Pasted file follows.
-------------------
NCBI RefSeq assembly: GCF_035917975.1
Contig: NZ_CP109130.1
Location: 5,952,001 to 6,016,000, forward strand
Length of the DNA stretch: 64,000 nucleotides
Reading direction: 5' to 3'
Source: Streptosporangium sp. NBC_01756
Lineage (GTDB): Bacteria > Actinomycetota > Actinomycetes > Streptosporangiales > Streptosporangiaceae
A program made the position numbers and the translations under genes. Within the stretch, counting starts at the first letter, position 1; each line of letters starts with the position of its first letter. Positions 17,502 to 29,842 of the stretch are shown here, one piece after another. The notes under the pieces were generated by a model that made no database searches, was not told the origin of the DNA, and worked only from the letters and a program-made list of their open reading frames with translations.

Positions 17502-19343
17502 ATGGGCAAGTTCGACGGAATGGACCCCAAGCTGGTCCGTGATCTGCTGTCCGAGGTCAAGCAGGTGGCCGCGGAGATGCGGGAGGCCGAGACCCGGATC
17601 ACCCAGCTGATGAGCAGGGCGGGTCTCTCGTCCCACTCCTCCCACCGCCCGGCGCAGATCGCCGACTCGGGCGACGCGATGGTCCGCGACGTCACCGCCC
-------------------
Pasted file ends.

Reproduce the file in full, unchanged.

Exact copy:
NCBI RefSeq assembly: GCF_035917975.1
Contig: NZ_CP109130.1
Location: 5,952,001 to 6,016,000, forward strand
Length of the DNA stretch: 64,000 nucleotides
Reading direction: 5' to 3'
Source: Streptosporangium sp. NBC_01756
Lineage (GTDB): Bacteria > Actinomycetota > Actinomycetes > Streptosporangiales > Streptosporangiaceae
A program made the position numbers and the translations under genes. Within the stretch, counting starts at the first letter, position 1; each line of letters starts with the position of its first letter. Positions 17,502 to 29,842 of the stretch are shown here, one piece after another. The notes under the pieces were generated by a model that made no database searches, was not told the origin of the DNA, and worked only from the letters and a program-made list of their open reading frames with translations.

Positions 17502-19343
17502 ATGGGCAAGTTCGACGGAATGGACCCCAAGCTGGTCCGTGATCTGCTGTCCGAGGTCAAGCAGGTGGCCGCGGAGATGCGGGAGGCCGAGACCCGGATC
17601 ACCCAGCTGATGAGCAGGGCGGGTCTCTCGTCCCACTCCTCCCACCGCCCGGCGCAGATCGCCGACTCGGGCGACGCGATGGTCCGCGACGTCACCGCCC